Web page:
Application was made to the court for leave to call this additional evidence. It is only in the most exceptional circumstances, and subject to what may be described as exceptional conditions, that the court is ever willing to listen to additional evidence. There are most obvious reasons, which I need not restate, because they have been stated with authority on more than one occasion before, why such applications should be granted only with great restraint. There are three cases to which I will refer, and I will refer to them in inverse order of date. The latest is Sparkes ( ante , p. 83), where there had been a reference to the court by the Home Secretary under section 19 of the Criminal Appeal Act, 1907 , and that case decided that the considerations which apply to such references are different from those which apply to an ordinary appeal. The second case is M'Grath [1949] 2 All E.R. 495 , where it is pointed out that, when an appeal comes before the court in an ordinary case, the considerations are different from those which apply in cases referred to by the Home Secretary. The headnote correctly states what is said in the judgment with regard to the case which comes before the court in the ordinary way: The court would not usurp the function of the jury when the trial had been properly conducted, nor would it hear *155 further evidence unless it were shown that the proposed witness had not been available to given evidence at the trial. The other requisite to the granting of such an application is, that the additional evidence must be such that, in the opinion of the court, it probably would have affected the verdict which the jury returned, and in connection with the second requisite it is not irrelevant here to mention that the jury were absent for two hours, that they returned for a further direction and were absent again, and that they finally, after some three hours of consideration, found the appellant guilty, with a strong recommendation to mercy. Perhaps that is relevant in considering the effect that any further evidence would in all probability have had on the jury's mind. [After referring to the summing-up and the medical evidence at the trial, his Lordship continued.] The further evidence is said to show that death was not, to use the words of Byrne J., consequent upon the wound inflicted. On the contrary, both the doctors called are of opinion that, from the medical point of view, it cannot be described as caused by the wound at all. Whether from the legal point of view it could be described as caused by the wound is a more doubtful question. There are a number of cases in which the judges have discussed in what circumstances a death can be regarded as the result of a wound where something other than the inflicting of the wound has been the immediate cause of death. The circumstances vary very much. The judges in each case have ruled in the light of the circumstances with which they had to deal, and out of four cases the jury acquitted in two and convicted in two. First, as to the requirements allowing fresh evidence to be called; in the present case it seems clear to us that the fresh evidence was not in any true sense available at the trial. It did not occur to the prosecution, the defence, the judge, or the jury that there could be any doubt but that the stab caused death. The trial proceeded upon that basis. In those circumstances we thought it right to take the view that this was a

case where the evidence sought to be given had not been in any true sense available at the trial. The case *156 is markedly distinct from a case such as Sparkes ( supra ), where Donovan J. pointed out that the evidence was available to the appellant if he thought fit to use it. I have not yet referred to what is perhaps the most important case from the present point of view, Harding (1936) 25 Cr.App.R. 190 . The headnote is short: Conviction of murder quashed after the court had heard fresh medical evidence as to the cause of death, the court emphasising the fact that such reception of fresh evidence was to be regarded as wholly exceptional. I hope I have made it plain that this court has well in mind that such reception must be wholly exceptional. As to the second requisite, namely, that the evidence proposed to be tendered is such that, if the jury had heard that evidence, they might very likely, and indeed probably would, have come to a different verdict, we feel that, if the jury had heard two doctors of the standing of Dr. Keith Simpson and Mr. Blackburn give evidence that in their judgment death was not due to the stab wound but to something else, the jury might certainly have hesitated very long before saying that they were satisfied that death was due to the stab wound. The jury, of course, would not be bound by medical opinion, but flying in the face of it, particularly in a capital case, is a thing any jury would hesitate to do. When Mr. Stanley-Price was trying to assist the court by cross-examining those doctors with a view to showing that they were mistaken in their opinions, and when he told us that he was prepared to tender the evidence of doctors who would, according to his instructions, probably express other opinions, we felt bound to say that the question is not whether we, if we were a jury, would have accepted and acted on the opinions those gentlemen expressed, but whether the jury in all probability would have allowed their verdict to be affected by them. There is one further aspect that it is important I should emphasise lest this case is cited in some other case. There were two things other than the wound which were stated by these two medical witnesses to have brought about death. The stab wound had penetrated the intestine in two places, *157 but it was mainly healed at the time of death. With a view to preventing infection it was thought right to administer an antibiotic, terramycin. It was agreed by the two additional witnesses that that was the proper course to take, and a proper dose was administered. Some people, however, are intolerant to terramycin, and Beaumont was one of those people. After the initial doses he developed diarrhoea, which was only properly attributable, in the opinion of those doctors, to the fact that the patient was intolerant to terramycin. Thereupon the administration of terramycin was stopped, but unfortunately the very next day the resumption of such administration was ordered by another doctor and it was recommenced the following day. The two doctors both take the same view about it. Dr. Simpson said that to introduce a poisonous substance after the intolerance of the patient was shown was palpably wrong. Mr. Blackburn agreed.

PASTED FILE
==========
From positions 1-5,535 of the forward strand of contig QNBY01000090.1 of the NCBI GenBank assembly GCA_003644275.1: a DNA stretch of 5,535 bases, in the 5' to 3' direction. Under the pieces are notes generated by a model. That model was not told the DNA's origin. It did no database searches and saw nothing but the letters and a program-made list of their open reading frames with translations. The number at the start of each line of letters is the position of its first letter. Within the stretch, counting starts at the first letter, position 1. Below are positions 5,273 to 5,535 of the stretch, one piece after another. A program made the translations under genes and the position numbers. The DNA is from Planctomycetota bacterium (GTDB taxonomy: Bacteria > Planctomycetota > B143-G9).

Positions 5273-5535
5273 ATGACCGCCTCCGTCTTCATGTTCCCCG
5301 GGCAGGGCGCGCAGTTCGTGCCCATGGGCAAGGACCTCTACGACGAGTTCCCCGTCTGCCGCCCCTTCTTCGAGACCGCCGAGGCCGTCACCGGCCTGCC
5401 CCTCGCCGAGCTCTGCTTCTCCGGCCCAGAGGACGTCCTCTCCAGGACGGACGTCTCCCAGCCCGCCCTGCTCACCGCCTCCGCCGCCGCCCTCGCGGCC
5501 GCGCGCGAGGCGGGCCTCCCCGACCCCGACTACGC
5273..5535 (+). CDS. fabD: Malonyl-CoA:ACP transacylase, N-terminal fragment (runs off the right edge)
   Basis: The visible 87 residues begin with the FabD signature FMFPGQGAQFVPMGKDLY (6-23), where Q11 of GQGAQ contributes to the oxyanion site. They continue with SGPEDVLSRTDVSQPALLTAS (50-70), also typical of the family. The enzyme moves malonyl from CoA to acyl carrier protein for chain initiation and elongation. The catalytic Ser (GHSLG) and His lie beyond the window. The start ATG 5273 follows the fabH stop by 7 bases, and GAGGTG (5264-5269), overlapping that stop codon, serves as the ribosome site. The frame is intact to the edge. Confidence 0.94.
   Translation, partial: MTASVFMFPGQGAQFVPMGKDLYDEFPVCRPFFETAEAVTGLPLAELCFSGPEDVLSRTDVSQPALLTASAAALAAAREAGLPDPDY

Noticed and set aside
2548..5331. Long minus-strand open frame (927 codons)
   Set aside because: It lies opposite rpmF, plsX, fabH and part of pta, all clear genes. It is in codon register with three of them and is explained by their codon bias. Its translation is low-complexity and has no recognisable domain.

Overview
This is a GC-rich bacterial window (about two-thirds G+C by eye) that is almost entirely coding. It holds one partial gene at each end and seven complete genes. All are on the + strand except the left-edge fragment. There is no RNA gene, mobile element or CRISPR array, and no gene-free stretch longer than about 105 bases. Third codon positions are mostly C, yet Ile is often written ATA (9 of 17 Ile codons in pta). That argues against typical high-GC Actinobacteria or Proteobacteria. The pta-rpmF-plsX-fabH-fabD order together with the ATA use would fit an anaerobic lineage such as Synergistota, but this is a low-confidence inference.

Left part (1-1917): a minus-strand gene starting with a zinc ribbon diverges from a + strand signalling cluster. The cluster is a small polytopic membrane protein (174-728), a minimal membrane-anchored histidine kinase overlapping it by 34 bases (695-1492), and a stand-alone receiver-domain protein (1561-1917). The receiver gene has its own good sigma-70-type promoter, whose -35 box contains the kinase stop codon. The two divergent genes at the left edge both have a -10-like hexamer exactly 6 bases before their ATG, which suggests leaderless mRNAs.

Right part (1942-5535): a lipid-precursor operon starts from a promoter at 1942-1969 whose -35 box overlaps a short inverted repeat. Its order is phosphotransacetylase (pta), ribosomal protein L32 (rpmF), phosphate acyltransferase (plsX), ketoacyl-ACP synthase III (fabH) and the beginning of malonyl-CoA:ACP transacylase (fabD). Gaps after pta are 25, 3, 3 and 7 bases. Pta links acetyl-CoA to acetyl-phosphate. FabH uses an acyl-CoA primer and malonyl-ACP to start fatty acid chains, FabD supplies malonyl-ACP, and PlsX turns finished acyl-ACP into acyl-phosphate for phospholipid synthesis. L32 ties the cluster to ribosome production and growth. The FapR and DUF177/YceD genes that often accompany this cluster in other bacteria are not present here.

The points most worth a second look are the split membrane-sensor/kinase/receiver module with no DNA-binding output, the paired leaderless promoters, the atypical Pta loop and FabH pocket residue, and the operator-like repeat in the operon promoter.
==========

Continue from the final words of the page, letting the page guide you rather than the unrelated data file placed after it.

Other steps were taken which were also regarded by the doctors as wrongnamely, the intravenous introduction of wholly abnormal quantities of liquid far exceeding the output. As a result the lungs became waterlogged and pulmonary oedema was discovered. Mr. Blackburn said that he was not surprised to see that condition after the introduction of so much liquid, and that pulmonary oedema leads to bronchopneumonia as an inevitable sequel, and it was from bronchopneumonia that Beaumont died. We are disposed to accept it as the law that death resulting from any normal treatment employed to deal with a felonious injury may be regarded as caused by the felonious injury, but we do not think it necessary to examine the cases in detail or to formulate for the assistance of those who have to deal with such matters in the future the correct test which ought to be laid down with regard to what is necessary to be proved in order to establish causal connection between the death and the felonious injury. It is sufficient to point out here that this was not normal treatment. Not only one feature, but two separate and independent features, of treatment were, *158 in the opinion of the doctors, palpably wrong and these produced the symptoms discovered at the post-mortem examination which were the direct and immediate cause of death, namely, the pneumonia resulting from the condition of oedema which was found. The question then is whether it can be said that, if that evidence had been before the jury, it ought not to have, and in all probability would not have, affected their decision. We recognise that the learned judge, if this matter had been before him, would have had to direct the jury correctly on how far such supervening matters could be regarded as interrupting the chain of causation; but we feel that in the end it would have been a question of fact for the jury depending on what evidence they accepted as correct and the view they took on that evidence. We feel no uncertainty at all that, whatever direction had been given to the jury and however correct it had been, the jury would have felt precluded from saying that they were satisfied that death was caused by the stab wound. For these reasons we come to the conclusion that the appeal must be allowed and the conviction set aside. Conviction quashed . Representation SolicitorsPayne & Payne, Hull, for the appellant. *159 2013 Sweet & Maxwell